Some salespeople are convinced that the most important part of a sales call is the opening. “The first 60 seconds make or break the sale,” they seem to think.
Ken joined Prentice-Hall as an assistant editor and later became editor-in-chief of a P-H division. During this period, the division became the largest in the business periodical field. He left Prentice-Hall to form the Institute For Management (IFM) in Old Saybrook, CT. After selling IFM, he founded Madison Productions, a film company producing management and motivational films, including Commitment to Excellence, the story of Vince Lombardi and the Green Bay Packers, and Dedication and Desire, the story of Red Auerbach and the Boston Celtics.
He wrote and directed more than 85 films for all levels of management. He teamed with Auerbach to write Management by Auerbach, a critically acclaimed book that turned Auerbach’s winning philosophy into business principles.
In addition, Ken has written dozens of management books during his career.
He joined Progressive Business Publications in 1998, and for the past 15 years has written The Selling Advantage, a publication dedicated to the selling professional.
He has also written dozens of Executive Report white papers for all levels of sales and marketing professionals.
In his spare time, Ken is a playwright and recently wrote The Murder Trial of John Gordon, which resulted in a man who had been executed in 1845 receiving a pardon from Gov. Lincoln Chafee (I-RI). His recent play, The Auerbach Dynasty, helped Jeff Gill, the Boston actor who played Red Auerbach, earn a best actor award for in 2012.
Most customers are reasonable human beings who treat the companies with which they do business with dignity and respect. Then there’s everyone else.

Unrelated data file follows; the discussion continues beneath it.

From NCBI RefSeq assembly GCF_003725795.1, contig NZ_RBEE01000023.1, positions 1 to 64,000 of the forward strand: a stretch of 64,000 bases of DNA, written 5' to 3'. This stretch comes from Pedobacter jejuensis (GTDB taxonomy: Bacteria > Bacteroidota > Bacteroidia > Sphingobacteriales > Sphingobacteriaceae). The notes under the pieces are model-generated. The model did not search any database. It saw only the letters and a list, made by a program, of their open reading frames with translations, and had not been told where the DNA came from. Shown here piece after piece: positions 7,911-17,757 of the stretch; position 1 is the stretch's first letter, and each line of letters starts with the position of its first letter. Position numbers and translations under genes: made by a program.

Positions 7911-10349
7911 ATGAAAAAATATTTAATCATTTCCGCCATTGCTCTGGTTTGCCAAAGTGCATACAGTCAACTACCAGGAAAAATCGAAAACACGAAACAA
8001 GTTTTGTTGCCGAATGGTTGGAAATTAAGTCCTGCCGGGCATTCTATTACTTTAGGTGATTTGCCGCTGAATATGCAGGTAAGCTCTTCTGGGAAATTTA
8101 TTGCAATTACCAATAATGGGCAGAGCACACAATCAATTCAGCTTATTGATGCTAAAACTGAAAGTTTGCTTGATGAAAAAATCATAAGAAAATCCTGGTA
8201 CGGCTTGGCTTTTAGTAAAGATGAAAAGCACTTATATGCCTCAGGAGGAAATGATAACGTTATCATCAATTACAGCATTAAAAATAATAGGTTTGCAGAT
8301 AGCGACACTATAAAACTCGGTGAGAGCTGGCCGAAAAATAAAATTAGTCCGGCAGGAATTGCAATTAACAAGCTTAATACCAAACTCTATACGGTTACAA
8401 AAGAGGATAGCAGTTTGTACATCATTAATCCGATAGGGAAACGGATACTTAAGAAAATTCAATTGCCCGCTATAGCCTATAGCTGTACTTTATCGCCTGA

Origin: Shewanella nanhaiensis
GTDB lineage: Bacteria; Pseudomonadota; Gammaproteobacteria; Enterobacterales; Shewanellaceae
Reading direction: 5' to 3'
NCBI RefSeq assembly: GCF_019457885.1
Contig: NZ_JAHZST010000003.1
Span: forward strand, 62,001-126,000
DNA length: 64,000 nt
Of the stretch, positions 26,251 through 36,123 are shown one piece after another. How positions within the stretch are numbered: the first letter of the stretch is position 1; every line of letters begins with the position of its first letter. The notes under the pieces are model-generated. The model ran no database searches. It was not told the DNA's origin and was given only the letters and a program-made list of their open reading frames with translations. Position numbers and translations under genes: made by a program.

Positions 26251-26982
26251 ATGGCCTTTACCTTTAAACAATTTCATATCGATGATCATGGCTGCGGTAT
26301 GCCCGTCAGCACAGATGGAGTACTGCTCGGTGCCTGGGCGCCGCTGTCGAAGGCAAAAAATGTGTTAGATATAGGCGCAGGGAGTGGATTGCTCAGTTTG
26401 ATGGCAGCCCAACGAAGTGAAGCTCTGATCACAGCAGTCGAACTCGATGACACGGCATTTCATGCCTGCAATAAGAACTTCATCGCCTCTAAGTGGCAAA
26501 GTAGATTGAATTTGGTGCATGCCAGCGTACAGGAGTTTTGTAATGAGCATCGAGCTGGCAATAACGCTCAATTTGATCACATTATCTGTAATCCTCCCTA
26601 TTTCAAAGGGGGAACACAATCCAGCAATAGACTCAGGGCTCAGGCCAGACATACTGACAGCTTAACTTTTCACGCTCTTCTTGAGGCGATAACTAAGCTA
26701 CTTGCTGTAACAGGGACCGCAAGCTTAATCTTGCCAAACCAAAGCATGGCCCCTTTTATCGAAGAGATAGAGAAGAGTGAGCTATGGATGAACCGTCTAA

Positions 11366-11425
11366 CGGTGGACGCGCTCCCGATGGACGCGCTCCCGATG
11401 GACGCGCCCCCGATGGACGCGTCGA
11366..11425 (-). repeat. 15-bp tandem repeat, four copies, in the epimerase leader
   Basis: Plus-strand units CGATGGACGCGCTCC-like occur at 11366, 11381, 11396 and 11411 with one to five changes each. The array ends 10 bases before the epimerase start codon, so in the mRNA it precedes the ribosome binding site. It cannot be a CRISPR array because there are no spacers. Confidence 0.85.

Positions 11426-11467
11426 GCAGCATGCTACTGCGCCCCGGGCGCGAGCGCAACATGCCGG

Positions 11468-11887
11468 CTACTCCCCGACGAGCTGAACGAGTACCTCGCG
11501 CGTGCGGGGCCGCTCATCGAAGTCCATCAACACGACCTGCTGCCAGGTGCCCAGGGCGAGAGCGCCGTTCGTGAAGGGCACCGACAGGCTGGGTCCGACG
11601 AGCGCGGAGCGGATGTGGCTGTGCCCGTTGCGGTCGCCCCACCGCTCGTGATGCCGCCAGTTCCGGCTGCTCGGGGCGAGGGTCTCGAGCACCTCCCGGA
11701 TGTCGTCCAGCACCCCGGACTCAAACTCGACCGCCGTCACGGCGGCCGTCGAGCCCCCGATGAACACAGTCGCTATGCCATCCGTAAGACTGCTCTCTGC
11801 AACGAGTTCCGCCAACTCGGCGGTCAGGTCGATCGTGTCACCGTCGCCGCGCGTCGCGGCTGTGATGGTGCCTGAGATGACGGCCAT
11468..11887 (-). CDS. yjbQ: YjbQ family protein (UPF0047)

“If you learn from defeat, you haven’t really lost.” Zig Ziglar has provided a lot of great tips to salespeople, but this message might be his most valuable.
“The usual fortune of complaint is to excite contempt more than pity.” You should paste that Samuel Johnson quote on your refrigerators and read it every day before talking to customers.
Some things in business are crystal clear. One of them is that people will not buy unless they believe they’ll get what they want and avoid what they don’t want. You become indispensable to your customer when you demonstrate that you both understand his or her problems and goals — and have the ability to help with them.
The best way to deal with a customer service problem is to prevent it from happening in the first place. A recent survey pinpointed the six leading causes of customer dissatisfaction.
While it’s important to keep showing up, and offering ideas and information to prospects, there is a line between being persistent and being a nuisance. The difference between being persistent and a nuisance lies in the content of your communication.
More salespeople suffer from anxiety than ever before. Here are tips that may reduce your anxiety, fear and worry as the end of the year approaches:
It’s critical for salespeople to spend time with their customers beyond the purchasing transaction, providing value and building engagement and alignment.
Your imperfections during a presentation with customers make you more authentic and credible. Being nervous when you present is common and you can turn it to your advantage.